The Healthcare Consumer



Ask a Question that you would like to have answered here.



Q. If one of your patients asked you what they could do to contribute to reforming Healthcare in America; What would you tell them? 

A. "SPEAK UP. I think one of the things we, as physicians, fail to understand from our patients is that they don’t always understand what we are asking them to do. The patient should force...or at least encourage us to make sure they understand what we’re telling them. They may/may not read or comprehend our instructions. But; it’s important that they understand.  It's okay to say, "I don't understand", or, "I don't know what that means".  I say it every day! 

We, physicians, don’t ask patients often enough what is important for them to be able to do and factor that into our decision-making and recommendations. We could do a better job with encouraging patients to share with us what they are missing out on or what makes them happy. Sometimes we are too focused on what we think is the "right" thing to do as opposed to what is "right" for a particular patient.  We care but we don’t always ask enough questions to fully understand. 

Give us feedback!  When patients fill out a patient satisfaction survey; The comments section is the most important part. The survey is long. They should complete the sections that they care about. Hospitals receive payment from the ratings but organizations change behaviors based upon the comments. The patient’s comments are really helpful. 

Bring a family member or a trusted friend with you to your doctors’ appointments. We provide a lot of information. The family member can take notes. It’s just so much information; you won’t remember it all." – Dr. Craig, CA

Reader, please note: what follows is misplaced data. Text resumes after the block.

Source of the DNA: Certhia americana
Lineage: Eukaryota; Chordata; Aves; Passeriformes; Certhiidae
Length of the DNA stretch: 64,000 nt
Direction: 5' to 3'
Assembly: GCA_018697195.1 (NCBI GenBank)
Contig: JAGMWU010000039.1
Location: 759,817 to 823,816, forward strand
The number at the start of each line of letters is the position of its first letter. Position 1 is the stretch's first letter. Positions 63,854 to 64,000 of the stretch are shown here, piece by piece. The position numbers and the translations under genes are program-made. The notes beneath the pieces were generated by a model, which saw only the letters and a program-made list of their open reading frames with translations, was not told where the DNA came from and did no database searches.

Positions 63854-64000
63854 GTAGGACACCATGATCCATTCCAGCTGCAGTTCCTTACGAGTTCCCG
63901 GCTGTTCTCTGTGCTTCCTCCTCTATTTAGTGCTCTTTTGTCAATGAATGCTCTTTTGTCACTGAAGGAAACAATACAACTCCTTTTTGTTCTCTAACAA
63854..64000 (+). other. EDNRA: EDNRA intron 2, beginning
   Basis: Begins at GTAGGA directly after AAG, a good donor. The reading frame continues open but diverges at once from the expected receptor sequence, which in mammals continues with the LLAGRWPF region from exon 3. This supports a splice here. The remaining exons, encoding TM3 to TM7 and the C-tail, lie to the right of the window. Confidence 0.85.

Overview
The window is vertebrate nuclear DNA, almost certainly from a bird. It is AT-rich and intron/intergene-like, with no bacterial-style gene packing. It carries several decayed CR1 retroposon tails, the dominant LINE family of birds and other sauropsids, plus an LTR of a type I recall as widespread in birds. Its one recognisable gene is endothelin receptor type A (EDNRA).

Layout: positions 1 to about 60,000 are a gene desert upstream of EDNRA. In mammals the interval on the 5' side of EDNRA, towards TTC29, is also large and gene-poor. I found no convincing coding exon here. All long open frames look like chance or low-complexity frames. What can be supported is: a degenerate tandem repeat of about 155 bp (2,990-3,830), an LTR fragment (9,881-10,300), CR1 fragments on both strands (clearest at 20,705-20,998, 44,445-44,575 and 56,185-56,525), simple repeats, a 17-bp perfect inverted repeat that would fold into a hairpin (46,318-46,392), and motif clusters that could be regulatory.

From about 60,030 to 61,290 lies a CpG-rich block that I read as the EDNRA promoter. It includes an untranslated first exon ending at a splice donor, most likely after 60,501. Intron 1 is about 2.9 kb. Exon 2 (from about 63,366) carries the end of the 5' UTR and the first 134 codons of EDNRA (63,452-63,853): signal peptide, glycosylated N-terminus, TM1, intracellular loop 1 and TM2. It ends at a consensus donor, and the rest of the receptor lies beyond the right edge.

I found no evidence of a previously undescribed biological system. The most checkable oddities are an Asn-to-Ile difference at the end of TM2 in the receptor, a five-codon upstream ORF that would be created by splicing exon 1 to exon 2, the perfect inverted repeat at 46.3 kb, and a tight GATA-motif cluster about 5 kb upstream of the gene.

Q. If you know you are not going to comply with something being asked by your doctor, should you say so? - Mrs Crawford, MD


A. Of course you should say so. Then you can work on alternatives.  Persons have seemed to have forgotten that the physician works for them. Third party payers, hospitals, "health systems", pharmacies, government have all seemed to have convinced persons that they pay for their own health care but are "lucky guests".  Empower yourself and demand that your concerns be addressed and have your care fashioned within the constraints of science and law to meet your needs. Your health. Your money.  Your life. Your body.  Your physician. Your hospital.  

- Wesley B. Vanderlan,

MD, FACS Assistant Professor of Surgery

Uniformed Services University

Assistant Clinical Professor of Surgery

Louisiana State University, New Orleans

Q. What frustrates you about America’s Healthcare?

A. “Having opiates pushed at you when there are other non-addictive alternatives available to make people comfortable when dealing with pain. Also, the non-addictive alternatives being priced by big pharma at more than 10 times the actual cost.” ~Rosalyn, WA